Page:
We're a day late for Throwback Thursday, but "What Could Have Been" is always a fun game to play no matter what day of the week it is. Google is a company with a rich history, and considering the company's experimental nature, it's a history that's plagued with a few misfires and some bumps along the road. Remember Google Wave? What about Google Buzz? Many a product has been born out of Google Labs and killed off before it got to become "a thing" and Ride Finder could have been a big deal should Google have stuck with it, but 2005 was a very different time, indeed.
As TechCrunch is taking a look, Ride Finder was a sort of mix of Google Maps and Google Travel, offering users a way to find a cab or taxi in their area. According to the original Google Labs announcement, Ride Finder was to be a way for users to "tell us where you want to find a ride and we'll show you the actual positions of participating vehicles in that area, along with a phone number you can use to contact the fleet operator (e.g., Chicago)." While this is not the same as Uber's service today, as Uber operate their own vehicles and network, the idea of instantly finding out where there's a car available is essentially the starting point for any Uber journey.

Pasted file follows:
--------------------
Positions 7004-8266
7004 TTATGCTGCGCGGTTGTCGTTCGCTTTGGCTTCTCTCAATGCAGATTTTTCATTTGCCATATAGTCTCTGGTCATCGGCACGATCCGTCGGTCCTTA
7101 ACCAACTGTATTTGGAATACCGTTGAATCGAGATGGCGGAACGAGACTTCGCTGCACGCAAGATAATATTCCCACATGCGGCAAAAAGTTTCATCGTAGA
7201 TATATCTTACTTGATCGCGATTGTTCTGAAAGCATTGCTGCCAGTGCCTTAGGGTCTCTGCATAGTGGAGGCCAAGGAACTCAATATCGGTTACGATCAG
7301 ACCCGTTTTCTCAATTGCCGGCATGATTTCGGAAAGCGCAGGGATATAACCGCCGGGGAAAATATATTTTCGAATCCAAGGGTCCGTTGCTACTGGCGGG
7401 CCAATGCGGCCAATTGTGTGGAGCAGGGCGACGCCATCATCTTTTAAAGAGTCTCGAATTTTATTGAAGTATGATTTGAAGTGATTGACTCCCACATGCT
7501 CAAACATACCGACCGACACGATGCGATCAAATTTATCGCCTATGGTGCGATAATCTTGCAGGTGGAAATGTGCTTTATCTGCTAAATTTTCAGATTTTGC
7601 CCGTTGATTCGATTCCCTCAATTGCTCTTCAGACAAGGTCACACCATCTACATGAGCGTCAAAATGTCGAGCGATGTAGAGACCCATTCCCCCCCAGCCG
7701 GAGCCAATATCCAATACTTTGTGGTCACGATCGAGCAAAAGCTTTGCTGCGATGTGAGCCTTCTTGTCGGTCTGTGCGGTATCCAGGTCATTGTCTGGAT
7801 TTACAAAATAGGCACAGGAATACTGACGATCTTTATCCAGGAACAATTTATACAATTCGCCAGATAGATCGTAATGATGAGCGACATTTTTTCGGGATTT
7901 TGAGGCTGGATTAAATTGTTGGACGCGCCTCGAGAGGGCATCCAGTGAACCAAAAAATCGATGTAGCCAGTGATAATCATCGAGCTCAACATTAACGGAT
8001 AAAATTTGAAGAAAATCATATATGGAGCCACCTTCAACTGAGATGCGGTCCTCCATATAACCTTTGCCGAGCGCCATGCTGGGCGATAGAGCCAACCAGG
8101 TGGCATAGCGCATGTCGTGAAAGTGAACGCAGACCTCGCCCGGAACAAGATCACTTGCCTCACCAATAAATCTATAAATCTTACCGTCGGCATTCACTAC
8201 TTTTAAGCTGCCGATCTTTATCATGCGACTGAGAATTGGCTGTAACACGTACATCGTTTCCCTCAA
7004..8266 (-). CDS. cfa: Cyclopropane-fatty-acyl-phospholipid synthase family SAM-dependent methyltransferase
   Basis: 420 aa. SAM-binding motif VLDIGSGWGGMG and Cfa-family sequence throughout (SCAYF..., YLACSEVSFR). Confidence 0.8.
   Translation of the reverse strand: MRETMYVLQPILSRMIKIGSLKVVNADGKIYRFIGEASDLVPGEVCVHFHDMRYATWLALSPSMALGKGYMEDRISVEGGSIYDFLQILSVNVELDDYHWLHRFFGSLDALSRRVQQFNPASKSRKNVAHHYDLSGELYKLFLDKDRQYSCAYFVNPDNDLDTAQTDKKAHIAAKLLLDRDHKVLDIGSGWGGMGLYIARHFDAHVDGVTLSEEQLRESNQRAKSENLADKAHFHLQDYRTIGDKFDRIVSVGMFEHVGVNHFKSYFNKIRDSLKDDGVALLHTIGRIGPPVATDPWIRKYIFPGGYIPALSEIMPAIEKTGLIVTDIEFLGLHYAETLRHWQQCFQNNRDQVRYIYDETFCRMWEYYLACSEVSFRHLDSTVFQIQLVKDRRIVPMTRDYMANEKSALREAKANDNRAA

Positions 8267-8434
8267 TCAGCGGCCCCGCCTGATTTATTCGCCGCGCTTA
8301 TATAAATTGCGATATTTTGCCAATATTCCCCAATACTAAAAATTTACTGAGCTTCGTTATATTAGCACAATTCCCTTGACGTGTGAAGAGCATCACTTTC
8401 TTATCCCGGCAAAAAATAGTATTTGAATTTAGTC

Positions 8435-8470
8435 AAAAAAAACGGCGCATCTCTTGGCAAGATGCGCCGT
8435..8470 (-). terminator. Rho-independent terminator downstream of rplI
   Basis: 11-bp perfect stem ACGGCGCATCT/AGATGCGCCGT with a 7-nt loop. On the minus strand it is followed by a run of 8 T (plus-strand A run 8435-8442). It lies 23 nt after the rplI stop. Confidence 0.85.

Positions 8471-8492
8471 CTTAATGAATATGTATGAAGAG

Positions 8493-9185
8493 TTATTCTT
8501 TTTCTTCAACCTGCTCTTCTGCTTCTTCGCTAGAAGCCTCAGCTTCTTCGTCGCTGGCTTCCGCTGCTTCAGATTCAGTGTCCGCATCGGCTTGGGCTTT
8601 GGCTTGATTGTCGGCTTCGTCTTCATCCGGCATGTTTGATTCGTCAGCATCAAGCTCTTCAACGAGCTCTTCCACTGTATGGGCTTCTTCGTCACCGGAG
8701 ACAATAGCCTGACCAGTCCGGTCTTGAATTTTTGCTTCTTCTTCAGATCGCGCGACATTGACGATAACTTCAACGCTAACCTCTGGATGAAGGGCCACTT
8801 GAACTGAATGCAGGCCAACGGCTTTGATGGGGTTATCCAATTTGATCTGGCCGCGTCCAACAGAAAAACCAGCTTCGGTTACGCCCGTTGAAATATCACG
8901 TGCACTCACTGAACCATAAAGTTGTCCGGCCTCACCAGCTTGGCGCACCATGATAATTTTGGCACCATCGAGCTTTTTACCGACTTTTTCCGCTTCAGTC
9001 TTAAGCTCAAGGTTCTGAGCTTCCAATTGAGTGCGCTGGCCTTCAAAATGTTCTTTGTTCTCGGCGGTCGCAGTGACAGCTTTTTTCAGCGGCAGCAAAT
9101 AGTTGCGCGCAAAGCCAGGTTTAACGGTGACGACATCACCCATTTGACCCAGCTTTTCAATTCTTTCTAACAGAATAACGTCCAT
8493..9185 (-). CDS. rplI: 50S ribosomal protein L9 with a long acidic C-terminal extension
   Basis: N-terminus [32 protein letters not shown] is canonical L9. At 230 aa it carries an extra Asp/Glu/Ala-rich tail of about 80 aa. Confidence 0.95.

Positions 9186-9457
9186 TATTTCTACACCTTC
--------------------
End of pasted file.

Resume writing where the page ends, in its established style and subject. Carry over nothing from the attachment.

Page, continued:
Ride Finder was no more a few years later in 2009, but it was an ambitious idea that, in hindsight, could have netted Google billions of dollars. The problem however, was that 2005 was a very different time, and the idea of browsing the web on your phone was a novel idea in and of itself, let alone doing anything as sophisticated as hailing a cab. As such, the service would have been relegated to people planning rides before they left their homes, which is pretty narrow compared to how Uber and Lyft are used. It could have been an excellent service however, as the images below show that ride providers could have input their own information, essentially creating an organic list of taxi firms across the Unite States. Alas, what could have been.